`impressive study The book stands out from others for its imaginativeness and thoughtfulness, and the mastery of a vast and complex practice of the Security Council over more than 50 years. Danesh Sarooshi develops indeed no less than a 'theory of legitimate delegation.'
European Journal of International Law, 2000
`Dr Sarooshi has provided an elaborate analytical tool to examine Security Council practice and applied it sharply and perceptively. it is an exercise well-worth attempting and carried out in a most accomplished way.'
International and Comparative Law Quarterly, 1999
`The United Nations and The Development of Collective Security is a timely, scholarly and original contribution to the ever increasing volume of post cold war literature om the United Nations and collective security... Dr. Sarooshi's approach to collective security is based on an impeccable analysis of the law of international institutions... It is impossible in so short a space to do justice to the depth of Sarooshi's analysis... The United nations and the
The Development of Collective Security... posits a clear and convincing framework by which to assess the legality of Security Council practice. As a result, what at first glance appears to be disparate and confusing Security Council practice, is subjected to rigorous and clear legal analysis.'
Emily Haslam, Cambrian Law Review, Vol.30 1999
`The high degree of conceptual clarity in a work that deals with the most complex aspects of the maintainance of international peace and security is the key to the book's success.'
P.A. Eden, University of Sussex
Foreword by Judge Rosalyn Higgins D.B.E., Q.C:
1: The General Legal Framework Governing the Process of a Delegation by the UN Security Council of its Chapter VII Powers
I. The Nature of the Process of a Delegation of Chapter VII Powers
II. The General Competence of the Security Council to Delegate its Chapter VII Powers
III. Limitations on the General Competence of the Security Council to Delegate its Chapter VII Powers
IV. The ICJ and the Justiciability of a Delegation of Chapter VII Powers
2: The Delegation of Powers to the UN Secretary-General
I. The Competence of the Council to Delegate Chapter VII Powers to the Secretary-General
II. The Legal Framework Governing the Exercise of Delegated Chapter VII Powers by the Secretary-General
III. The Practice of the Secretary-General in Exercising Delegated Chapter VII Powers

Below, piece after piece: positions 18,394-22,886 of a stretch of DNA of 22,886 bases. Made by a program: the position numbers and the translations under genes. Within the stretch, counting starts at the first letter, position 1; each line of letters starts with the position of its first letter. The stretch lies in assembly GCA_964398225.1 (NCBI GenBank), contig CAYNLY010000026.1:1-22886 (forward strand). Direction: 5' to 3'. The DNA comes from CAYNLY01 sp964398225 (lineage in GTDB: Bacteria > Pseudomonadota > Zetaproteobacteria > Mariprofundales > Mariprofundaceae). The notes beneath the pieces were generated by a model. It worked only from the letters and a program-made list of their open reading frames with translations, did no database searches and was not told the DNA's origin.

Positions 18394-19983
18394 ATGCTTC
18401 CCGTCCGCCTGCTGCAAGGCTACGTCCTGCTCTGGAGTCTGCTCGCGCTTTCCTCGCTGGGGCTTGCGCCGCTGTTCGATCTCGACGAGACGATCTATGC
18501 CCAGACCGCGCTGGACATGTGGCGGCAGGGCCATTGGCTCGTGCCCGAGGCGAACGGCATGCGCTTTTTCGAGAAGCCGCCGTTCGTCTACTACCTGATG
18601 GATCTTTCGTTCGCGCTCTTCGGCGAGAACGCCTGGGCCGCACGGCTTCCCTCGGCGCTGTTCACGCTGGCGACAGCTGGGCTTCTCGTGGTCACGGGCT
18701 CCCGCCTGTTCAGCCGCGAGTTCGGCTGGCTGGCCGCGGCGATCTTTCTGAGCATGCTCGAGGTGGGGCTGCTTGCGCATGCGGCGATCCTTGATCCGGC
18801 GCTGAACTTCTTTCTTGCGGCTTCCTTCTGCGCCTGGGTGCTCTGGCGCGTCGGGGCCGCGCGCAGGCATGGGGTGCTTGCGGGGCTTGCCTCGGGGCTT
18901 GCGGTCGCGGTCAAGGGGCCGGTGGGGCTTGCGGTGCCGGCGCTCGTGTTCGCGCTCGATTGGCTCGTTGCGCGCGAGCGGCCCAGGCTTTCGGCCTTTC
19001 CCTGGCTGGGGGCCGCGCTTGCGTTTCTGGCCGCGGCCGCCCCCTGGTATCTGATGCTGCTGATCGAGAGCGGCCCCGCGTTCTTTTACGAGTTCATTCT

3: The Delegation of Powers to UN Subsidiary Organs
I. UN Subsidiary Organs: Issues of Definition
II. The Authority of UN Principal Organs to Establish Subsidiary Organs: the Competence of the Council to Delegate Chapter VII Powers to Subsidiary Organs
III. Preconditions for the Lawful Establishment of UN Subsidiary Organs
4: The Legal Framework Governing the Delegation of Powers to UN Member States
I. The Competence of the Council to Delegate Chapter VII Powers to UN member States
II. Limitations on the Competence of the Council to Delegate Chapter VII Powers to Member States
III. Responsibility for the Acts of A Force Carrying Out UN Authorised Military Enforcement Action
5: The Delegation of Powers to UN Member States
I. A Delegation of Powers to Counter a Use of Force by a State or Entities Within a State
II. A Delegation of Powers to Carry Out a Naval Interdiction
III. A Delegation of Powers to Achieve Humanitarian Objectives
IV. A Delegation of Powers to Enforce a Council Declared No-Fly Zone: The Case of Iraq
V. A Delegation of Powers to Ensure Implementation by Parties of an Agreement which The Council Has Deemed is Necessary for the Maintainance or Restoration of Peace
6: The Delegation of Powers to Regional Arrangements
I. The Competence of the Council to Delegate Chapter VII Powers to Regional Arrangements
II. The Delegation of Powers to NATO
III. The Policy of Delegating Chapter VII Powers to Regional Arrangements
7: Concluding Remarks
Series: Monographs International Law
Number Of Pages: 334
Published: 1st January 1999
Publisher: Oxford University Press
Country of Publication: GB
Dimensions (cm): 24.3 x 16.3
Weight (kg): 0.62